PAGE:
Setting Up Your Own Malicious DNS Server For Data Exfiltration (Without a DNS Server)
Data exfiltration is a key component of any red team/penetration testing assesment. Sometimes it’s as simple as scp’ing the sensitive data over an SSH connection. Other times, however, more sophisticated methods need to be used. One such common method is exfiltrating data through specially crafted URL requests to your public web server, such as placing the sensitive data as a GET parameter (www.evil.com?stolendata=password123). But what if firewall permissions are blocking any outbound HTTP traffic on the victim server? Or has a whitelist of allowed sites and yours isn’t on it (obviously)? Another method is still possible: DNS.
In this post, I’ll be showing how I set up a public malicious (depending on how you use it) DNS server for exfiltrating data without actually having to run a DNS server ;).
The general idea of DNS exfiltration isn’t unsimilar to exfiltrating data through HTTP web requests. Sensitive data is attached to a DNS query that can then be viewed by our malicious DNS server. In this case, the sensitive data is prepended onto the subdomain of our controlled public domain. For example, if we were able to access the password of a user on a victim’s machine, in order to exfil that data, we would have the victim machine make a DNS request for password123.myevildomain.com, with the “password123” being the victim’s password. Since own myevildomain.com, the request to resolve password123 would come to my server. The best part is, I don’t even have to actually respond to the request since I’ve already got what I came for.
- Public Server you control (I used a digital ocean server)
- Public domain name linked to that server
The first thing you need is a publicly registered domain. You can do this on a number of sites, but I used godaddy to register john-woodman.com and pointed it to my digitalocean server.
Once I registered the domain, I then added my own hostname as a nameserver through godaddy. The reason I had to do this is because nameserver records can’t specify an IP address, it must be a hostname. I made the hostname for the nameserver ns.john-woodman.com and pointed it to my digitalocean server IP.
DigitalOcean actually has the ability to manage DNS records for you. While I could do everything on godaddy or whichever name resolution service you chose, I found DigitalOcean has a nice, simple interface. In godaddy, I set the custom nameservers to DigitalOcean’s so that any DNS requests made to john-woodman.com would go to DigitalOcean.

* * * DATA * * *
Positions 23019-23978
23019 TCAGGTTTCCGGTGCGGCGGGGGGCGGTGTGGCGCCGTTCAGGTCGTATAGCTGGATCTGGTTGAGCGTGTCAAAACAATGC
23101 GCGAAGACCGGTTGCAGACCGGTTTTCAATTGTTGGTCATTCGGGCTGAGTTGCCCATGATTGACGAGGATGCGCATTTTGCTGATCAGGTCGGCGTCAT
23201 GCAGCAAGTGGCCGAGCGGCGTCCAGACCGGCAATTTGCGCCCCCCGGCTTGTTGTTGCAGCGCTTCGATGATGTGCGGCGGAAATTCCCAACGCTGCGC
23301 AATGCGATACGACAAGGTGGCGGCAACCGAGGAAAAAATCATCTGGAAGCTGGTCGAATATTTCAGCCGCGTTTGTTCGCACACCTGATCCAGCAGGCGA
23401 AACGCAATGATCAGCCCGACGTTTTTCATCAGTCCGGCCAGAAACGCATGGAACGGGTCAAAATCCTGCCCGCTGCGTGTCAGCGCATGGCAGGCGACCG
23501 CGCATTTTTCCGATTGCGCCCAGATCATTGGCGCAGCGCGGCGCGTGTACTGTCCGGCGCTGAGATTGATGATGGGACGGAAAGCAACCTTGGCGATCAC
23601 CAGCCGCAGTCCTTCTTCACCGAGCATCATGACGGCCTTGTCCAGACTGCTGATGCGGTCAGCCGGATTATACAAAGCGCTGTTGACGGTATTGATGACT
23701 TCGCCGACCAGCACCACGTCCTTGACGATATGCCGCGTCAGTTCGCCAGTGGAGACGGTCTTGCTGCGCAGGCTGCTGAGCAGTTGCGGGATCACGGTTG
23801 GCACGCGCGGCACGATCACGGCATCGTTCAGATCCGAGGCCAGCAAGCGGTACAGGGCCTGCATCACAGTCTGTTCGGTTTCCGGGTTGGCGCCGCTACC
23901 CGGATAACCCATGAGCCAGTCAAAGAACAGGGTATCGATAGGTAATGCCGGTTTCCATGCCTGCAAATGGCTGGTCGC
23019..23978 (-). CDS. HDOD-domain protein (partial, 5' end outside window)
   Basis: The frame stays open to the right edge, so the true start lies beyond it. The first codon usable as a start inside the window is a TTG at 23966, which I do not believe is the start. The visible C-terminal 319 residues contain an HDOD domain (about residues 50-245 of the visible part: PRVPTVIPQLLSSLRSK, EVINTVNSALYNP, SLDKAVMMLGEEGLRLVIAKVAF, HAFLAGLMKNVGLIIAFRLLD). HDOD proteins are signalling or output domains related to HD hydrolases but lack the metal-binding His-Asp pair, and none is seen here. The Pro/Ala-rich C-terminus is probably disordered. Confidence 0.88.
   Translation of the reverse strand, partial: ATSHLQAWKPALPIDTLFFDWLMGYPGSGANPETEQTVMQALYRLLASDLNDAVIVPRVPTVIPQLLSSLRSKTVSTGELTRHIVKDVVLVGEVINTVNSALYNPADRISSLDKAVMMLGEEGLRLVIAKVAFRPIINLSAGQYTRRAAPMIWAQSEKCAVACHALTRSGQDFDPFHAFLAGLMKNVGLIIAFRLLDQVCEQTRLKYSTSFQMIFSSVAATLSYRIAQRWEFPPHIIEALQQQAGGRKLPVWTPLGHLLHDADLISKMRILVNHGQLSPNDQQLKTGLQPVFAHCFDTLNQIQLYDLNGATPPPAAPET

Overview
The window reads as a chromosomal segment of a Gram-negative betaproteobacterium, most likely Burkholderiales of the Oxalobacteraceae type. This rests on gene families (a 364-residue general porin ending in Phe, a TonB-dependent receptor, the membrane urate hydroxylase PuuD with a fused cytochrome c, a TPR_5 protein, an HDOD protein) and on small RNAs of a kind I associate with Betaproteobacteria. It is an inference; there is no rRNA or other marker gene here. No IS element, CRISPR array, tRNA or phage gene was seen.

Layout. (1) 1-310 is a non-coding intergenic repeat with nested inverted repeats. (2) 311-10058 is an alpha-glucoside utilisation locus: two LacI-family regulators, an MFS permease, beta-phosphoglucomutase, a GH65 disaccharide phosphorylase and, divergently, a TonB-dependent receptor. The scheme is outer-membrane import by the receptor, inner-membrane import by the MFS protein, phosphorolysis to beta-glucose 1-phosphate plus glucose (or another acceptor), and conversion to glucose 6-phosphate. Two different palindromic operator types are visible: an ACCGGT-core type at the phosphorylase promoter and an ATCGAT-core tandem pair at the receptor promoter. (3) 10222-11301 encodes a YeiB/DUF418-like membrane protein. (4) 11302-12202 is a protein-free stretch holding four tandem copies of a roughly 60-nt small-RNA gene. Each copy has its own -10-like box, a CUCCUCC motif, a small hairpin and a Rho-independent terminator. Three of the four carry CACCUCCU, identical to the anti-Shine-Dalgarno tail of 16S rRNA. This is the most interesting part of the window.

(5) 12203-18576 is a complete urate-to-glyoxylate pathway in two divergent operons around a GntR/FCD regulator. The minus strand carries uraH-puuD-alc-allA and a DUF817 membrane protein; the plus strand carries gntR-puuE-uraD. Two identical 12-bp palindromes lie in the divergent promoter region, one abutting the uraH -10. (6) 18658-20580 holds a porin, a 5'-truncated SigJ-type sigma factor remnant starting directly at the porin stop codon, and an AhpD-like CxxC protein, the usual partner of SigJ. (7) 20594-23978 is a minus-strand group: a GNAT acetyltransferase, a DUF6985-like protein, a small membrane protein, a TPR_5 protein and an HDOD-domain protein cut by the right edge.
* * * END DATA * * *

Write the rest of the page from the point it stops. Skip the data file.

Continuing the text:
Now that we have that setup, we can do everything else on DigitalOcean.
I now have to create a few DNS records so that any requests to a specific subdomain will be redirected to my DNS Server instead of being handled by DigitalOcean’s. I first have to create an A record that points all requests to john-woodman.com to my IP (this is mostly to keep my website up and running). I then have to create an A record that points the nameserver domain (ns.john-woodman.com) to my server’s IP. Now, unfortunately, with NS records, I’m not able to specify a wildcard in the subdomain (such as
*.john-woodman.com). From what I can gather, it seems to just not be supported by DNS, with no reason why. Either way, we can get around this by actually just specifying any name for the subdomain, and all subdomain requests sent to that subdomain (subception) will be directed to our DNS server. In my case, I chose a completely random subdomain steve.john-woodman.com. You can call it whatever you want (probably best not to have special characters just to be safe). So when im exfiltrating data, the DNS request would look like for example: password123.steve.john-woodman.com. This is what my DNS configuration looks like on DigitalOcean.
The nice part is we don’t actually have to run any DNS service on our server. We can just set up a simple python listener, sift through the data we recieve and grab what we need. Below is the code I wrote to listen on UDP port 53 (DNS requests come in on UDP for the most part).
To make sure that it works, I can run a simple nslookup and see if my listener picks up the request.
The nslookup failed, but thats expected since for one, we don’t actually have any DNS service running, and second, the requested subdomain doesn’t exist. But as you can see, our server did recieve the request and, most importantly, we can see the subdomain.
To really fully test our setup, I created a simple vulnerable webserver with a login page connected to a PostgreSQL database that contains login credentials. The webserver is vulnerable to SQL injection, but no output is returned to the user. There’s a few different methods I could use (time-based for example), but why not use DNS exfiltration.
I won’t go into the exploit itself, but you can read about it here. Using Burp, I sent the URL encoded exploit that retrieved the password from the SQL table and sent it as the subdomain in the DNS request.
With the listener running on our server, we recieved the DNS request and can see the password that was stored in the PostgreSQL database set as the subdomain!
The inspiration for this project was trying to run my own server for DNS exfiltration instead of having to pay for the pro version of BurpSuite, which has a BurpCollaborator that will do this for you. I learned a lot more about DNS through this project, and I hope I was able to help you learn something too!